Abstract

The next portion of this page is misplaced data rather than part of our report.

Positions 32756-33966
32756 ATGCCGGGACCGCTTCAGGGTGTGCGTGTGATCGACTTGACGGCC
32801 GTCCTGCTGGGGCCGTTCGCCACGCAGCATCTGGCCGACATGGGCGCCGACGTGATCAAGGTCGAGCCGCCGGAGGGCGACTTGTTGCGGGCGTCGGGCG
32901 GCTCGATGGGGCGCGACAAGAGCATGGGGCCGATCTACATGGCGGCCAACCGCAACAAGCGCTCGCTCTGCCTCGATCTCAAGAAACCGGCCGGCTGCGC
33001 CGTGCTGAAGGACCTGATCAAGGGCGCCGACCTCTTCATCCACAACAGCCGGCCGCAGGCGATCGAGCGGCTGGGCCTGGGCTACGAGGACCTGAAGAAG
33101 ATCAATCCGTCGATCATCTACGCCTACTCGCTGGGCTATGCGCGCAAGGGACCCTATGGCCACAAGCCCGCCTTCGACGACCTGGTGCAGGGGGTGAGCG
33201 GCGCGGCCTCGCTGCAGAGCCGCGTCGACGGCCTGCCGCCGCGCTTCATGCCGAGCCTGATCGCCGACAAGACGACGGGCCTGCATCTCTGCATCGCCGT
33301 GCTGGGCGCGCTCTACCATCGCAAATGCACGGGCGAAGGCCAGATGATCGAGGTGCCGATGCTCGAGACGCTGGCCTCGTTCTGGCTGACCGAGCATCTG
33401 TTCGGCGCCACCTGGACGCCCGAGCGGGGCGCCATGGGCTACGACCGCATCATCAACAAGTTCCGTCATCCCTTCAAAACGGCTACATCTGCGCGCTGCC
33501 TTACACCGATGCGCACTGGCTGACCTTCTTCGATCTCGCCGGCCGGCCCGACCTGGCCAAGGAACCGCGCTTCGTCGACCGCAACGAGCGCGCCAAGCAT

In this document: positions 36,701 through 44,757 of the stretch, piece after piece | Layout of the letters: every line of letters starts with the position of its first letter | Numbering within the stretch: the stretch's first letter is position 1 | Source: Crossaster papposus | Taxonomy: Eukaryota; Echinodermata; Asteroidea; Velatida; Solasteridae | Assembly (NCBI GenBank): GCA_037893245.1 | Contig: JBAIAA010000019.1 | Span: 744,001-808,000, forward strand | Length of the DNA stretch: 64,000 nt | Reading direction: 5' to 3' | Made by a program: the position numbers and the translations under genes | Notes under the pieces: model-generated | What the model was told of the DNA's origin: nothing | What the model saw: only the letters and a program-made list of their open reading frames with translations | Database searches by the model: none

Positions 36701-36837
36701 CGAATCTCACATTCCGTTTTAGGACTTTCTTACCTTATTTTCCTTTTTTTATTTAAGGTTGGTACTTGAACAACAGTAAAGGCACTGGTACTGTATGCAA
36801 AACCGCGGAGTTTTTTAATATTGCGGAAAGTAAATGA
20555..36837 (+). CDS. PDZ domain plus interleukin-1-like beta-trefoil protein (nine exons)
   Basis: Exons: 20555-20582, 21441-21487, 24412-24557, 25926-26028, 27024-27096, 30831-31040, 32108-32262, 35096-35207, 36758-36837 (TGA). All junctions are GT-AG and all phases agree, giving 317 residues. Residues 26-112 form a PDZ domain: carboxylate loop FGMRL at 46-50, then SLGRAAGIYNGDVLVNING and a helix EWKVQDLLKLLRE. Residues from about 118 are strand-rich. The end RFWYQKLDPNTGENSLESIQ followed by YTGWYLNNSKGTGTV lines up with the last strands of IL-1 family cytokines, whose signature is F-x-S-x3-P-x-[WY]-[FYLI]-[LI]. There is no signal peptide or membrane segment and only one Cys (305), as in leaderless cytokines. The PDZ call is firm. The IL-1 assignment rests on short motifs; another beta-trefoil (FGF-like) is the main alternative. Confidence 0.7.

Mantle-derived alkali basalts and their peralkaline differentiates of the late Cenozoic Anahim volcanic belt occur in a 500-km-long, east-west-trending belt that cuts across the predominantly north-northwest structural grain of the accreted terranes in southern British Columbia. Pb and Sr isotopic ratios of these rocks indicate that heterogeneous, suboceanic depleted mantle is present in their source region beneath Alexander, Stikinia, and Kootenay terranes. This widespread suboceanic mantle source is characterized 206Pb/204Pb = 18.62-19.18, 207Pb/204Pb = 15.52-15.63, 208Pb/204Pb = 38.15-38.68, and 87Sr/86Sr = .7026-.7033. These values are similar to those of the source for northeast Pacific Ocean seamounts; that is, the Anahim source is not as depleted as the MORB-source in the northeast Pacific. No evidence exists for the presence of radiogenic, subcontinental mantle in the zone of melting beneath the Anahim belt. Locally, very radiogenic initial isotopic ratios from Bella Bella and King Island centers on the coast, and the Wells Gray-Clearwater centers on the far eastern end of the Anahim belt, reflect contamination from a radiogenic, Precambrian(?) crustal component derived from Alexander and Kootenay terranes, respectively. The mantle source for Anahim belt volcanic rocks appears isotopically continuous with the source for alkali basalts in the Basin and Range of the western United States and distinct from the subcontinental mantle source proposed for some Snake River Plain and Columbia River Basalt Group lavas.

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